What is angina and what are the types of angina?
If you experience discomfort every time you cross a threshold of activity, emotional stress, or exercise, it is known as stable angina. In some cases, angina appears all of a sudden at rest or in the early mornings and this is known as unstable angina.
Stable angina is usually caused due by the reduction of the size of the lumen of the blood vessels, Unstable angina is caused due to a narrow area of the vessel getting temporarily blocked due to contraction of an artery or a clot.
Unstable angina is more unpredictable and dangerous and requires immediate medical attention.
However, both types of angina point to a weakness in the circulation of the heart and the pain is a symptom of some of the heart muscles not getting enough oxygen.
What is anti-anginal medication?
When you visit the doctor with angina, they will recommend a series of tests to determine the exact state of your cardiovascular health like exercise tolerance tests on a treadmill or other tests to see the electrical activity of the heart through ECGs of the blood flow in the heart through advanced imaging studies.
Your doctor may also recommend angioplasty for unstable angina to look for and clear any blockages that may be there. This procedure may also be combined with inserting stents that keep the vessel dilated and allow blood to flow. This is a treatment for the condition, but the chances of developing the condition again remain high because usually, it's not just one area that develops a problem at a time.
Either after treatment or to prevent the occurrence of complications, your doctor may recommend a series of medications that help to reduce the risk of cardiovascular events. This is known as anti-anginal medication. Anti-anginal medications work by improving blood circulation in the heart, reducing the contraction of blood vessels and blood pressure against which the heart has to pump blood, or preventing or reducing the formation of clots in the bloodstream.
What are the types of anti-anginal medications?
Most of the anti-anginal medications given to you will fall under one of the following categories. You may find this out by reverse searching the name of the compound in the medicine on an online search platform.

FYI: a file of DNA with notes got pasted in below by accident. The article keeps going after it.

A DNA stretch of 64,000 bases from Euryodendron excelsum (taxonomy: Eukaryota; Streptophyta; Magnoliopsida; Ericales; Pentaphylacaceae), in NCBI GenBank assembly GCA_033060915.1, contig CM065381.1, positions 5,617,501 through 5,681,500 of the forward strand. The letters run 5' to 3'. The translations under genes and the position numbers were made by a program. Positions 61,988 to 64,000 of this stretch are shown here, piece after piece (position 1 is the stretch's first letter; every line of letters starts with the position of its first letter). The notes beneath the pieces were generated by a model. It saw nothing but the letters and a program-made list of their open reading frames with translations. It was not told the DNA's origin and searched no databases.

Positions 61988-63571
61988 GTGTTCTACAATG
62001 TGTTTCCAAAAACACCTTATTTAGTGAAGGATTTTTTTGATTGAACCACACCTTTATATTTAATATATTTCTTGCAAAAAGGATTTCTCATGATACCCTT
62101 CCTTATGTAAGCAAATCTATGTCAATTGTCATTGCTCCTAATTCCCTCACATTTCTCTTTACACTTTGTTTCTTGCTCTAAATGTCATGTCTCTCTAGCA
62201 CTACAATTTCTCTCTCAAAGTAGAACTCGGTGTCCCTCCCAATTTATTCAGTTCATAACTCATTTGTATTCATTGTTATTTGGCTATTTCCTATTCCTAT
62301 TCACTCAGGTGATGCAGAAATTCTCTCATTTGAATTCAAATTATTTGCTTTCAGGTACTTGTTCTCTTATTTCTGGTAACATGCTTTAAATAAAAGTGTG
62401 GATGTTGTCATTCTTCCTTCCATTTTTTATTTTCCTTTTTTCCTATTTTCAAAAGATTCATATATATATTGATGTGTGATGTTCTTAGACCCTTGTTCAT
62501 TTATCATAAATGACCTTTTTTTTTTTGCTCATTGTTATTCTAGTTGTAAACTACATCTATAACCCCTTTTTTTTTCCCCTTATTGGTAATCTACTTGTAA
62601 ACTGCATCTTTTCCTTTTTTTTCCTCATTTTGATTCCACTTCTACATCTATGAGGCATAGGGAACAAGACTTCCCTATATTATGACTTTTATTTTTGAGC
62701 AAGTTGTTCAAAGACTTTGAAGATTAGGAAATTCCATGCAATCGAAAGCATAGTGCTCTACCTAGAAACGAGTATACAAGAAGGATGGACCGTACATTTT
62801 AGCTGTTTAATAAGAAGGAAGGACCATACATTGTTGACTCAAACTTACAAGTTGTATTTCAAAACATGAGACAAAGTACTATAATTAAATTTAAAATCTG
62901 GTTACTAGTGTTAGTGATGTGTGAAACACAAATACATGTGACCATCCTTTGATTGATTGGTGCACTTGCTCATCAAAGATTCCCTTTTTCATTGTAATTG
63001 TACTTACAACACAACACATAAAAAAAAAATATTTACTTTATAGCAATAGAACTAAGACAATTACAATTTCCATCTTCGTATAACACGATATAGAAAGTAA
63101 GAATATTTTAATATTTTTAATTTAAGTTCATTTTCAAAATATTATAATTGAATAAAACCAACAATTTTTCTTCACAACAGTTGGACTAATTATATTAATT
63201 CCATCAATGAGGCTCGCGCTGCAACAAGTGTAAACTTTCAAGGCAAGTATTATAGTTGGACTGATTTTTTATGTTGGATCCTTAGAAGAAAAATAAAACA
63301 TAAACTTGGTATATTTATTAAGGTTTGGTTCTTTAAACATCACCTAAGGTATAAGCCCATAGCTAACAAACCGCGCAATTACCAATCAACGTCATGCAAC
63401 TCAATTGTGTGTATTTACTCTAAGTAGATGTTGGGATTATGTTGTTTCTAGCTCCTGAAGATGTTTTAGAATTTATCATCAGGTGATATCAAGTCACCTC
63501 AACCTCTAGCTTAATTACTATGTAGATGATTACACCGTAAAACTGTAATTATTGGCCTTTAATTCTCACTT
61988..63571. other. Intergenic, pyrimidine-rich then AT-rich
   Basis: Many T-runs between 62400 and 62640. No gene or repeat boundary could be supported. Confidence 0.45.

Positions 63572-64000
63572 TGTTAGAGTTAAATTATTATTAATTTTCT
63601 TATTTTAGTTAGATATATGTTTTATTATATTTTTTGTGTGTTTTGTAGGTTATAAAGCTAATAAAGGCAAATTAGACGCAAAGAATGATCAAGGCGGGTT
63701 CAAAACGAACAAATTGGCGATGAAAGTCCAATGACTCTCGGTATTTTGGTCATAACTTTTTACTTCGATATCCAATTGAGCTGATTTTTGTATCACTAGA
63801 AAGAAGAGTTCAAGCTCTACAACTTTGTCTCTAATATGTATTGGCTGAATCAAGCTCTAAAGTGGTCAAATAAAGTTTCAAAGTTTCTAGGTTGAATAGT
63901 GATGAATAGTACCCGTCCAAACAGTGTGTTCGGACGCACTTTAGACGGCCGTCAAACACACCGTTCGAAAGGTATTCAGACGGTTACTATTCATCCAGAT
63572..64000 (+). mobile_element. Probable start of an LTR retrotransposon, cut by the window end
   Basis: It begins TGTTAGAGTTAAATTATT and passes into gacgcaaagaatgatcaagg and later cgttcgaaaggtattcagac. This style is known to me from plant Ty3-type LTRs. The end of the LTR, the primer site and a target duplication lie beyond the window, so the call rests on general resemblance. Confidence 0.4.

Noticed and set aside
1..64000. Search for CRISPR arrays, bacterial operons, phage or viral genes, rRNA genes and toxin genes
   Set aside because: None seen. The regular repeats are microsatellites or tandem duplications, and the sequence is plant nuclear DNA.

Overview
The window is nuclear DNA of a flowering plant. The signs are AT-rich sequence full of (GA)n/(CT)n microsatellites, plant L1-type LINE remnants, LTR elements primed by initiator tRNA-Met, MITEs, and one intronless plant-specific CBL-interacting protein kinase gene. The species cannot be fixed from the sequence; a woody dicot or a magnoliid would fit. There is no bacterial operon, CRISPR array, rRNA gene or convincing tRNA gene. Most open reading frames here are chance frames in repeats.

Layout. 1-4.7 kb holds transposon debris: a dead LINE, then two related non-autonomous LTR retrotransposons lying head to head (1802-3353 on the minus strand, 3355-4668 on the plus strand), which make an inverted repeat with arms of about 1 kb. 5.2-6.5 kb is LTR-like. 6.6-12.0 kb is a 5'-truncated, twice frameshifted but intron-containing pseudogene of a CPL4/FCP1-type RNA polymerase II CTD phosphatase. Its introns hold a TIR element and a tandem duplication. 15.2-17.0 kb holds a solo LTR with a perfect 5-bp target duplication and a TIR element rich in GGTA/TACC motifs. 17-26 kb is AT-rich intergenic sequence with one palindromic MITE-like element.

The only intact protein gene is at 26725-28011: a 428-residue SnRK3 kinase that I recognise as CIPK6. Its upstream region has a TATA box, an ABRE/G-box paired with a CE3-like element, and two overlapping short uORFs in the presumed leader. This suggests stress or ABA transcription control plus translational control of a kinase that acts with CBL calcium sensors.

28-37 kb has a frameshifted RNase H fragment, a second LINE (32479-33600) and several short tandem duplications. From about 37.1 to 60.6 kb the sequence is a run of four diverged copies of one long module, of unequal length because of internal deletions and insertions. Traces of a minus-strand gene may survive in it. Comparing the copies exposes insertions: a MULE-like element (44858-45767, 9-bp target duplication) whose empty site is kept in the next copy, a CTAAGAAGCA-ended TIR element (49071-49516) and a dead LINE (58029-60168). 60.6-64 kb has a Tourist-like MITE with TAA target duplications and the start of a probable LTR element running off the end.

Medicines usually prescribed for stable angina:
Nitrates expand the arteries and veins and help more blood to flow through them by improving the lumen size. Nitrates may be recommended during morning or night hours based on the type of angina you experience.
Beta-blockers are used to block the signals of the sympathetic nervous system and the adrenergic elements from raising the heart rate, blood pressure, and the force of contraction. These medicines help by reducing the load against which the heart has to pump blood and also by reducing the total oxygen the heart requires to sustain functionality. This reduces the damage from any blockage and is known to improve survival and prevent heart attacks. Some of the types of beta blockers used include:
It is important to remember never to suddenly stop taking beta blockers as withdrawal can be dangerous by exacerbating angina, heart attack, and death. Especially when a high dosage is stopped abruptly. Always speak to your doctor before deciding to change medication yourself.
These medicines work by reducing the tone of muscles in the blood vessel walls, leading to more dilated arteries and lower blood pressure. This reduces the overall load on the heart and thus the requirement for oxygen or the shock from suddenly reduced circulation. They provide both a way to prevent heart attacks and to reduce the morbidity from an impending attack. They are usually recommended for stable angina only when the nitrates and beta blockers fail to achieve necessary results or cause side effects. These include:
Medications for other conditions:
Other conditions may need to be treated along with angina. These may include separate medications for the treatment of: